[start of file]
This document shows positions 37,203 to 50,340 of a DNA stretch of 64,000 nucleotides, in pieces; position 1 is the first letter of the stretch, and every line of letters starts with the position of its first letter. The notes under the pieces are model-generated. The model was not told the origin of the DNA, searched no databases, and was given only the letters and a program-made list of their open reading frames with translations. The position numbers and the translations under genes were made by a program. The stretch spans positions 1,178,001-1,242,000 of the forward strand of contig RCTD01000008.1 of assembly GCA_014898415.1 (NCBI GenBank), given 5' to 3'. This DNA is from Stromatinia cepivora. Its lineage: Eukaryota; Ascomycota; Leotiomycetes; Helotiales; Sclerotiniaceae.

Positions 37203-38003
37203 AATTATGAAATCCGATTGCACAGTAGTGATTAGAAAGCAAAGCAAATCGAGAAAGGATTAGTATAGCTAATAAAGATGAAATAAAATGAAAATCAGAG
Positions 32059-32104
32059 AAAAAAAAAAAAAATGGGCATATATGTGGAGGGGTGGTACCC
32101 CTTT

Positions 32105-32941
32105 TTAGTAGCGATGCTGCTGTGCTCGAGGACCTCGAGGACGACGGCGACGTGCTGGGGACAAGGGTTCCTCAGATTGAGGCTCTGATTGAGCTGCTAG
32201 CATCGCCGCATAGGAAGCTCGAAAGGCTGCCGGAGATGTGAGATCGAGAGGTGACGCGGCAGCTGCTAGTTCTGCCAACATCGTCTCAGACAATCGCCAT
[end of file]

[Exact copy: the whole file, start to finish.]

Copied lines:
This document shows positions 37,203 to 50,340 of a DNA stretch of 64,000 nucleotides, in pieces; position 1 is the first letter of the stretch, and every line of letters starts with the position of its first letter. The notes under the pieces are model-generated. The model was not told the origin of the DNA, searched no databases, and was given only the letters and a program-made list of their open reading frames with translations. The position numbers and the translations under genes were made by a program. The stretch spans positions 1,178,001-1,242,000 of the forward strand of contig RCTD01000008.1 of assembly GCA_014898415.1 (NCBI GenBank), given 5' to 3'. This DNA is from Stromatinia cepivora. Its lineage: Eukaryota; Ascomycota; Leotiomycetes; Helotiales; Sclerotiniaceae.

Positions 37203-38003
37203 AATTATGAAATCCGATTGCACAGTAGTGATTAGAAAGCAAAGCAAATCGAGAAAGGATTAGTATAGCTAATAAAGATGAAATAAAATGAAAATCAGAG
Positions 32059-32104
32059 AAAAAAAAAAAAAATGGGCATATATGTGGAGGGGTGGTACCC
32101 CTTT

Positions 32105-32941
32105 TTAGTAGCGATGCTGCTGTGCTCGAGGACCTCGAGGACGACGGCGACGTGCTGGGGACAAGGGTTCCTCAGATTGAGGCTCTGATTGAGCTGCTAG
32201 CATCGCCGCATAGGAAGCTCGAAAGGCTGCCGGAGATGTGAGATCGAGAGGTGACGCGGCAGCTGCTAGTTCTGCCAACATCGTCTCAGACAATCGCCAT